Unclear spot direction leads to more pronounced Contango

Steel Futures remain bid at a premium to spot before the weekend but confidence is less notable

Steel futures tended further towards Contango on Friday when the physical market failed to renew its vigour on the back of lower Chinese onshore prices. LME Rebar futures were the exception, with news of fresh bulk Turkish export cargoes purchased by consumers in the Far East helping buyers to cross bid/offers all along the curve. And US HRC futures edged higher as well on renewed optimism that US steel consumption will improve more consistently in the weeks and months ahead.

Exchange Prices at 1630 GMT

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LME Scrap futures continued to edge lower on Friday with the curve shape trending towards Contango, even though the physical market has climbed gradually higher through the week. News of fresh rebar export bookings bound for the Far East sustained more bullish sentiment for LME Rebr futures, and this curve held its ground.


Meanwhile US HRC futures kept edging higher on Friday, with the Jun-20 vs Jul-20 time spread looking particualrly extreme. But buy-side interest has pushed farther forward than these opening few prompts, with more action reported for Q3-20 and beyond. A great time for those tempted by physical Special Buying Opportunities to load up and hedge their exposure.


The pressure of gradually-higher US HRC futures pulled far-dated CME Busheling futures higher as well on Friday, with the bigger picture longterm supply and demand picture coming to the fore. The US prime scrap pool isn’t getting any bigger and will likely be tested if EAF steelmaking capacity expansion plans move ahead later this year. And, in the meantime, it’s the mini-mills that are keeping America’s rolling mills churning.


News of fresh export bookings bound for East Asia rekindled hopes that rebar prices will continue to rise and faciliate improved profitability for Turkish mini-mills on Friday. Some periods along the LME Metal Margin futures curve traded as high as $160/mt, suggesting paper traders believe this scenario could be sustained.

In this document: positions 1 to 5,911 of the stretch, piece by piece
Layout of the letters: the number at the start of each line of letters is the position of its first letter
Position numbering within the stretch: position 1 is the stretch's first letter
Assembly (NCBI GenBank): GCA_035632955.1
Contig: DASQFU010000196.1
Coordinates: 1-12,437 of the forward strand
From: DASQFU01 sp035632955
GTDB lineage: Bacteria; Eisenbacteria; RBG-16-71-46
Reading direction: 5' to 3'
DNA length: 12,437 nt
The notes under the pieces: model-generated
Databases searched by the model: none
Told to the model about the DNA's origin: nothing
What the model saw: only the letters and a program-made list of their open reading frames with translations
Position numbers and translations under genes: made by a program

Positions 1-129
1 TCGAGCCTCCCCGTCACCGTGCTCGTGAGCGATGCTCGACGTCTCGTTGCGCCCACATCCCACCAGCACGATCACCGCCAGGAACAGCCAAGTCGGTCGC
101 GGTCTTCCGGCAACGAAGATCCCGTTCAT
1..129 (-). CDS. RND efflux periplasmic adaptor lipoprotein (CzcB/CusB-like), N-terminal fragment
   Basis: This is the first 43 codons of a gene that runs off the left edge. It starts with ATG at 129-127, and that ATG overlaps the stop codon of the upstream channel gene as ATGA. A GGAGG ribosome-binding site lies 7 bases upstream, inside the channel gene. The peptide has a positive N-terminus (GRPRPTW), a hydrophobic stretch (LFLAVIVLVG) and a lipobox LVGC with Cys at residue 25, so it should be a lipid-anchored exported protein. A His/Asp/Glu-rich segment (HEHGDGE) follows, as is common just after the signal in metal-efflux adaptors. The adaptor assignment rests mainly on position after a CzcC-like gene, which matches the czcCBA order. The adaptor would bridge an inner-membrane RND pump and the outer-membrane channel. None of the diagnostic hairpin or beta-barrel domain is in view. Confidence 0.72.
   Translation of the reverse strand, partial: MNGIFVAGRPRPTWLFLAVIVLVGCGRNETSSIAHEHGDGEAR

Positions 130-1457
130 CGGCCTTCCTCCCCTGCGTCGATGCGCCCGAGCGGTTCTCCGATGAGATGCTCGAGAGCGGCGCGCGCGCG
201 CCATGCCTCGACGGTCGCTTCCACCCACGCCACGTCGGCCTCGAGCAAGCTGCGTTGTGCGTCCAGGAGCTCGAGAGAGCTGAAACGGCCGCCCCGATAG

But US Metal Margin futures sagged, with a stretch in the CME Busheling futures Contango out pacing gains posted by US HRC futures.


Argus, the provider of the settlement index for this instrument, has kindly allowed us to republish their daily spot market EU HRC commentary here while we gear up for more specific paper market coverage.

London, 4 June (Argus) — The daily Italian index edged down by €1/t today to €379.25/t ex-works, while the import assessment jumped by €22.50/t to €392.5/t cif on firmer offers.

Increased import prices were underpinned by a lack of offers, as the Asia-Pacific region continued to soak up cargoes from Turkey and the Black Sea, displacing material previously bound for Europe. Turkey was heard offering to Europe at the equivalent of €400-410/t cfr, despite concluding sales to China and Vietnam at about $400/t fob and slightly less.

But the safeguard revision and potential dumping measures meant Turkish mills were significantly more relaxed into Europe. Indian material was also absent, while a Russian seller was offering at increased prices to Turkey.

The gap between Italian import and domestic prices was unsustainable, and even with demand at low levels in Europe, mills will likely use the reduced import penetration to try and increase prices. In addition, Turkish re-rollers were planning to increase prices depending on the outcome of domestic hot-rolled coil (HRC) negotiations, which could see European buyers turn more to local suppliers for cold-rolled coil (CRC) and galvanised and support rolled steel prices.

In the north, buyers aimed to secure contractual tonnages at spot prices, which are loss-making for producers, and mills were offering at a slight increase to the first half in the hope of rolling over. Germany announced its €130bn stimulus programme that, much to the dismay of market participants, had no incentives to boost consumer demand for combustion engine vehicles. Few electric vehicles are actually produced by German companies domestically.

Argus‘ benchmark daily northwest Europe HRC index fell by €1.75/t to €398.50/t ex-works, taking the month-to-date average to €401.81/t.

UK HRC prices were stable at £385/t ddp West Midlands. Some larger buyers claimed to have secured cargoes at £380/t ddp, but this could not be confirmed. One large buyer reportedly booked imported Russian tonnage at £357/t, but it was not clear whether this was cfr or delivered. Most import offers appeared to be above domestic European offers, with hungry local mills now among the cheapest in the world.

Activity was starting to pick up a touch and there was less concern about payments.


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